Wendy Heiger-Bernays, PhD
Department of Environmental Health, BU School of Public Health
Boston University Superfund Research Program http://www.busrp.org/
Derivation of TCE Toxicity Values and Implications for Risk Management
Trichloroethylene (TCE) is a common contaminant in groundwater in the United States and countries where this degreasing agent was and is used. In addition to exposures that occur through contact with contaminated water, vapor intrusion results in inhalation of TCE in residential and commercial buildings. In September, 2011, the U.S. Environmental Protection Agency (EPA) released its Final Assessment for TCE on the Integrated Risk Information System (IRIS) . EPA provides an oral cancer slope factor and inhalation unit risk value, but the non-cancer effects are of particular interest. This interest is based on the identification of developmental effects at very low doses. As a result, the non-cancer risk assessment may be the determinant in the management of TCE-contaminated environments. Two EPA regions and the Agency for Toxic Substances and Disease Registry have used the chronic RfC to assess shorter-term exposures. The Massachusetts Department of Environmental Protection is using the cardiac malformation endpoint in its assessment of Imminent Hazard evaluations for TCE in the indoor environment.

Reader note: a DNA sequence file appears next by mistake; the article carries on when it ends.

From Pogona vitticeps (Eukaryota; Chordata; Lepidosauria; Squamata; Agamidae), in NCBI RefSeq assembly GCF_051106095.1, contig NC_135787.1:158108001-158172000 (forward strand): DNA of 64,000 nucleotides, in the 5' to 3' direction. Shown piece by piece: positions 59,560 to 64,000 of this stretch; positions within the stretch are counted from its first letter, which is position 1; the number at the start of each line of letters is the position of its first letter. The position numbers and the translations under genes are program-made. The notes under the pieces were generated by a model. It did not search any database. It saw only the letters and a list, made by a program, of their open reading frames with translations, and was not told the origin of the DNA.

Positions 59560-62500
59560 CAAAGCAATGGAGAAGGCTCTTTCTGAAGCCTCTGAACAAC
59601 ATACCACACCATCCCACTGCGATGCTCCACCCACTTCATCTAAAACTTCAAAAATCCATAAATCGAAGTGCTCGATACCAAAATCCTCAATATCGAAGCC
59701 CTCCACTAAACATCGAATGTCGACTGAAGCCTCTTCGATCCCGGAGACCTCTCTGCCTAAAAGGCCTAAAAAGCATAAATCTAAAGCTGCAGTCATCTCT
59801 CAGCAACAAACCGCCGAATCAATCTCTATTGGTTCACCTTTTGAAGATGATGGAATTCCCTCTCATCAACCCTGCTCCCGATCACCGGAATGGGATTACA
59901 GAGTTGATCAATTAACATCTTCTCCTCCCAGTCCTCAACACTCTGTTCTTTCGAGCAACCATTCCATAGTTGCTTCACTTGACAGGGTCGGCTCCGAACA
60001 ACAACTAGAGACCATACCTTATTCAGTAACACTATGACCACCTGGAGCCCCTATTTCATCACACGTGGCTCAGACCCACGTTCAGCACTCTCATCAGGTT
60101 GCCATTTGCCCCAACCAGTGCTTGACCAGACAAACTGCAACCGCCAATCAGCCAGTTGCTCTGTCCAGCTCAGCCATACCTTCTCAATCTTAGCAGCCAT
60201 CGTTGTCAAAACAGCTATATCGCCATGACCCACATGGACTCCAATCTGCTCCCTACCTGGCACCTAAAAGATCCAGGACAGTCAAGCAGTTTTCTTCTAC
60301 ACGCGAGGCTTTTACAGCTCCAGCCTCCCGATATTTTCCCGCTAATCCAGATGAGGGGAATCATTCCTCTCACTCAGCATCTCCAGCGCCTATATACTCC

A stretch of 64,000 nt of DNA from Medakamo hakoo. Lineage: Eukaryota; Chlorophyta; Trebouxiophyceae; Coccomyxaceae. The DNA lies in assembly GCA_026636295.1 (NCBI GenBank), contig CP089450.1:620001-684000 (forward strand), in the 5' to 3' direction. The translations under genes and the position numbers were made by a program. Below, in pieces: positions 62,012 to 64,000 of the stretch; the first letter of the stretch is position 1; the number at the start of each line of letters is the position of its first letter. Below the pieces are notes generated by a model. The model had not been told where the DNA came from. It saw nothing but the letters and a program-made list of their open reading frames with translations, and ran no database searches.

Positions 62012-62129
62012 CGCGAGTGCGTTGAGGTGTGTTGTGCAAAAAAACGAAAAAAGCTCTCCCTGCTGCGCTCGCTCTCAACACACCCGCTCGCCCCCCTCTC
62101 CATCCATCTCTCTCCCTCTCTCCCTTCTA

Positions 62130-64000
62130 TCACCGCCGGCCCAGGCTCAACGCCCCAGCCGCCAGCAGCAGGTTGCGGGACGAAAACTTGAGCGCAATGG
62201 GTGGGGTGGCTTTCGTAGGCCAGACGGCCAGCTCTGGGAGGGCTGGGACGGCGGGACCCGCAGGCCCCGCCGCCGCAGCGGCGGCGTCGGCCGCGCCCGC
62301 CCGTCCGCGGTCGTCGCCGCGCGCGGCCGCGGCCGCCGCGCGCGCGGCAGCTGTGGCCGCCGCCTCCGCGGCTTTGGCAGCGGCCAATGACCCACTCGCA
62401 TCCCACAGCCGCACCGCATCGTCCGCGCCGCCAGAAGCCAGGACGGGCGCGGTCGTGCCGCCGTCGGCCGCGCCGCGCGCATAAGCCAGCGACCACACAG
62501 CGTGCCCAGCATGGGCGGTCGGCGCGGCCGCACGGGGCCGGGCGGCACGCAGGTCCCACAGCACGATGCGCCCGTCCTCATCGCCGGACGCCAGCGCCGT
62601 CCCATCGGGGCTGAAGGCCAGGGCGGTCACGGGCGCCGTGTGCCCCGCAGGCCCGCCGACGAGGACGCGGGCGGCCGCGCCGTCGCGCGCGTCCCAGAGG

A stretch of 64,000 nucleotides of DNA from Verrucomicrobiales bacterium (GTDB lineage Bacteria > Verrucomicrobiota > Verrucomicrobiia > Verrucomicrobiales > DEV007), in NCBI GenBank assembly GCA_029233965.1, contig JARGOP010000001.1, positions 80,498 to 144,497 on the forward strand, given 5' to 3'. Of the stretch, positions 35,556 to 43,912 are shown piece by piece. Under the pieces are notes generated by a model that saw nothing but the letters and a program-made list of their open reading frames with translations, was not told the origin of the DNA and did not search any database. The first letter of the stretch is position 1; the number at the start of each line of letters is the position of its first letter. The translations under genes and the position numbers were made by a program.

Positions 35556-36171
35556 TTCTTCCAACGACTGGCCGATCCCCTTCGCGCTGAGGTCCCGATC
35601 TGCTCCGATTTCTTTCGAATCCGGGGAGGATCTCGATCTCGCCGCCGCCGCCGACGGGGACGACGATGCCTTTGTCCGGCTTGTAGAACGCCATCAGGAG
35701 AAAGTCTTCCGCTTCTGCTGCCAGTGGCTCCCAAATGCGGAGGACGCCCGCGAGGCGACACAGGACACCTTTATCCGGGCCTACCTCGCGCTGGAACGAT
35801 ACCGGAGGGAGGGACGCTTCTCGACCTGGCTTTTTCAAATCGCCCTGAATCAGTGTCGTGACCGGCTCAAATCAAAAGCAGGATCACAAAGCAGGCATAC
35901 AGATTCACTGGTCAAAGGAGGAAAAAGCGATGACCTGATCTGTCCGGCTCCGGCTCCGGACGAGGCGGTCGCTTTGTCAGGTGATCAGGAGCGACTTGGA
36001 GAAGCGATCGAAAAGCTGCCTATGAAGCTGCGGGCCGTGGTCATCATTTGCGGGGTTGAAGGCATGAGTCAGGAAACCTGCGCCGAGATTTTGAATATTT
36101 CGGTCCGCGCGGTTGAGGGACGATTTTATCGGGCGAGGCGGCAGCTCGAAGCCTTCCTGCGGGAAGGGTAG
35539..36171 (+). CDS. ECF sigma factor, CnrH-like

Multiple effects of TCE are observed in rodent studies, with some evidence from human TCE exposures in community studies. The basis for EPA’s Reference Concentration (RfC) is cardiac malformations in a fetal rat model (Johnson et al., 2003) and immune system developmental effects in mouse models. The RfC is derived from the relevant studies using benchmark dose modeling using PBPK model-predicted internal doses, and application of a single uncertainty factor to account for the use of the modeling from animal to humans. The resultant value is 0.002 mg/m3 (0.0004 ppm).
This presentation will discuss the derivation and critique of the EPA-derived RfC, use of the RfC for short-term exposures and a discussion of the implications of its use on site management and risk communication.
Johnson et al., (2003). Threshold of trichloroethylene contamination in maternal drinking waters affecting fetal heart development in the rat. Environ Health Perspect 111:289-292
Seminar will be held May 7, 2014 in Frankfort Kentucky at the KYDEP, noon.